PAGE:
Terms and conditions - Services for companies

Terms and conditions of service (also commonly known as terms of service) set out the terms on which a company provides services to its customers who are businesses (rather than individual consumers).

What is a Terms of Service?

Terms and conditions of service  (also commonly known as terms of service) set out the terms on which a company provides services to its business customers. Terms of service are also known as terms of use, terms and conditions, and terms and conditions for the supply of services.

Terms of service are typically included on the company’s website or appended to order forms. They will be drafted in a general way so that they can apply to all contracts that the company concludes with customers. The terms therefore do not include details such as pricing or the specific products ordered (these details will be agreed individually with each customer and will generally be recorded using an order form or via an email confirmation). Additionally, there is no requirement that the customer sign the terms of service, although they should indicate that they have agreed to the terms as part of the order process. 

When should you use a Terms of Service?

Terms of service should be used when providing services to businesses (i.e. not consumers). The terms will apply to all services provided by your company to its customers. It is possible to agree amendments to the terms on a case by case basis but if you generally have to negotiate the legal terms on which you supply services with your customers, you should consider using a services agreement instead. 

Why is a Terms of Service important and why should you use a Terms of Service?

By adopting a general set of terms of service the company avoids having to agree contractual terms with each customer individually. This not only saves time and money on legal fees but also creates a smoother sale process. 

The terms of service will cover a number of key legal areas including: 

  • the maximum liability of the service provider;

  • how to terminate or cancel the services and what happens when the services are cancelled;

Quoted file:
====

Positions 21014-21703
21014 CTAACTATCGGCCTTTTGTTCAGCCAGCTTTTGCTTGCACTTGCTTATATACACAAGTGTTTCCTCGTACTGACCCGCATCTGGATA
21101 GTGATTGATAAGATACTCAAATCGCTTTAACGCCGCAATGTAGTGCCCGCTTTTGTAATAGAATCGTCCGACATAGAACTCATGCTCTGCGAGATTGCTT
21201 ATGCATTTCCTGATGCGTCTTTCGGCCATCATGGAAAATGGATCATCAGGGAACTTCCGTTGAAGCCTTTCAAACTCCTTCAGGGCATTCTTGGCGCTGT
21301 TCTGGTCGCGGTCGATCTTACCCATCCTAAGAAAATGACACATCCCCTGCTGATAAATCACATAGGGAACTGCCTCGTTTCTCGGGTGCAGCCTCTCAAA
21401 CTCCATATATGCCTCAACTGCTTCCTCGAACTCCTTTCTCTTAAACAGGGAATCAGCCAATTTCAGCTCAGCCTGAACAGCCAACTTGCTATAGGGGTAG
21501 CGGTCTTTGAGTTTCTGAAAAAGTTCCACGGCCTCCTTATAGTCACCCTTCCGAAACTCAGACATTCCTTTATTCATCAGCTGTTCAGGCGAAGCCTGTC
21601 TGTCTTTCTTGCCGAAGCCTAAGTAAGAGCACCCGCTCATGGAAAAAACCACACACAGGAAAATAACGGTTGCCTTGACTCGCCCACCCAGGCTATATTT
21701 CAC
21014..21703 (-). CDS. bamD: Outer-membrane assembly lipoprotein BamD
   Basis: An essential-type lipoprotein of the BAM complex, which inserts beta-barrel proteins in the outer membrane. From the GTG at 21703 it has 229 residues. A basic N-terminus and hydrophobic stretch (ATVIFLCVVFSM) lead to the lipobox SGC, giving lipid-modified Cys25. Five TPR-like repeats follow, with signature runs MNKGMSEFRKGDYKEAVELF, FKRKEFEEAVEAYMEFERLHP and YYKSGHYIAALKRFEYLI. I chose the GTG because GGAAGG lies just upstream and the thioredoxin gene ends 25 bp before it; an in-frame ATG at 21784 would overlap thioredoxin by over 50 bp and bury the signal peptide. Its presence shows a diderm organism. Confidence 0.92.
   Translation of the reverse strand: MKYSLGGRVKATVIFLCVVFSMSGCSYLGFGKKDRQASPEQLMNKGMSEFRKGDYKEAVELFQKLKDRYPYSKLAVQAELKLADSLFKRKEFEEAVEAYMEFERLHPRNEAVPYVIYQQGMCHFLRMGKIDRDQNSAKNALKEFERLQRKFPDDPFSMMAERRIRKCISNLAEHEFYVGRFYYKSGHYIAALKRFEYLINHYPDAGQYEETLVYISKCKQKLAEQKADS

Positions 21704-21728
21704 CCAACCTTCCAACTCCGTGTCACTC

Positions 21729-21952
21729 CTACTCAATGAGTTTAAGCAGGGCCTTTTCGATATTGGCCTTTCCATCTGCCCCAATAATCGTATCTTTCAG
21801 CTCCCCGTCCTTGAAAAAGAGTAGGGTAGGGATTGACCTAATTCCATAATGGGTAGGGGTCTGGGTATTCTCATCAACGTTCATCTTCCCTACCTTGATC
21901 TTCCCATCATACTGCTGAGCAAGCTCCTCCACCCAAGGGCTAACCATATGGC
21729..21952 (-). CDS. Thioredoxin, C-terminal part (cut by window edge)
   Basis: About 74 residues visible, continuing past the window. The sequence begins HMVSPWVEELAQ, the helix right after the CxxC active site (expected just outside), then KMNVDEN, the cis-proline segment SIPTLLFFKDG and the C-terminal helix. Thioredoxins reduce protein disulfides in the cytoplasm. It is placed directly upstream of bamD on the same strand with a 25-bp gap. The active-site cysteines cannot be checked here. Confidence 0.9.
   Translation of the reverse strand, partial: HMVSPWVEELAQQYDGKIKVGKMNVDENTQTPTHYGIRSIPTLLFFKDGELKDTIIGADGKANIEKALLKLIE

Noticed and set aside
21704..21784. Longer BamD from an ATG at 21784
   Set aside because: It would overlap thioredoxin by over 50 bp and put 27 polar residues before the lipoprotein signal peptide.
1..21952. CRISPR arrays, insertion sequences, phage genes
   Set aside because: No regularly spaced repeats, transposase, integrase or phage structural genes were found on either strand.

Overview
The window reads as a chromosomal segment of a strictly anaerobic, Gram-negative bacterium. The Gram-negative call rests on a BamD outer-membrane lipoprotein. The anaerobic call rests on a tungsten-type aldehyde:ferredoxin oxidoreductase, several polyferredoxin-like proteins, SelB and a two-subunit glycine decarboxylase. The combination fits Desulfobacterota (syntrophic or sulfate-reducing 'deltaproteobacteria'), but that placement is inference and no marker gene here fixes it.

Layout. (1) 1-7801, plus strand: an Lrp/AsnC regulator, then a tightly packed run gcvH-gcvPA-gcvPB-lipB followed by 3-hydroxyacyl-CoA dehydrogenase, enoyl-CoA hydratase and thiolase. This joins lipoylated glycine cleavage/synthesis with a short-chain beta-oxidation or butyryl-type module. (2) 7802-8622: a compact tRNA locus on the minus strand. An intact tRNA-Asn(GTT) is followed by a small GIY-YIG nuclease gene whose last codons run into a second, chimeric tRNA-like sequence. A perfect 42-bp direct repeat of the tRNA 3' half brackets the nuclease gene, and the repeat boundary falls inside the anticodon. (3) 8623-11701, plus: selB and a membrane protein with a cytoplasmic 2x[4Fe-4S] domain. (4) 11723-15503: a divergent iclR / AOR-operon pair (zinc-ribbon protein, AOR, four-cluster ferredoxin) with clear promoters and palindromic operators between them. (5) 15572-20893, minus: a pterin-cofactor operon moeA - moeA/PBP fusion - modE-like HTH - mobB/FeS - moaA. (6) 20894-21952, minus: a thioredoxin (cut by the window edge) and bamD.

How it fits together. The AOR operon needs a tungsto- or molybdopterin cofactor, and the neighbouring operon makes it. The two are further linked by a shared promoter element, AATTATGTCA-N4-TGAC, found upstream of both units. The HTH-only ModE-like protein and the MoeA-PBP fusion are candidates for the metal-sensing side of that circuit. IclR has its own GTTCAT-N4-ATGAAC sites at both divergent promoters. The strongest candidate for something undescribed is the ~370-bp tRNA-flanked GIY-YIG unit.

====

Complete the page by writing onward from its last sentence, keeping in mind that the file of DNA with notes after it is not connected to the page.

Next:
• ownership of intellectual property created as a result of, or used in connection with, the supply of services; and

  • the customers’ obligation if they purchase the services

Additionally, the terms can be used to provide customers with important information such as:

  • how to contact your company;

  • how to submit a complaint; and

  • how the customer must pay for the services.

What are the common pitfalls  of a Terms of Service?

There are a number of consumer protection regulations that must be complied with when providing services to consumers. These do not apply when providing services to businesses. If you are providing your services to consumers, you should consider creating Terms and Conditions - Services for Consumers on PocketLaw’s platform.

In some instances terms can be used in conjunction with the other policies and terms. It is therefore very important that the terms do not contradict the other terms and policies as that would cause confusion as well as potential legal issues. 

A very common pitfall is that the terms don’t reflect the actual business of the company, i.e. that the terms are not suitable for the risks, processes etc. that the business typically has. When creating your terms you should go through the terms thoroughly and consider if each term matches the actual situation that your company míght face. PocketLaw ensures that the terms and conditions created on our platform will be tailored to the specific needs of your company.

Another common mistake is a lack of flexibility to change the scope or pricing of services. The terms should include a clear process for agreeing changes to the services that will be provided. This process should give the supplier ultimate discretion to accept the change and the ability to quote a new price for the services as a result of the change. Supplier friendly terms should also allow the supplier to pass on any increase in costs associated with the supply of services. The failure to provide for this could result in the supplier being required to continue to provide services at a loss.

Even with the flexibility to agree changes, it is sometimes simply necessary to terminate the relationship between the parties. Supplier friendly terms should give the supplier the ability to terminate in the event of a material breach or failure to pay fees. It is also essential that the terms require the customer to pay all outstanding fees for work done at the point the termination occurs.  

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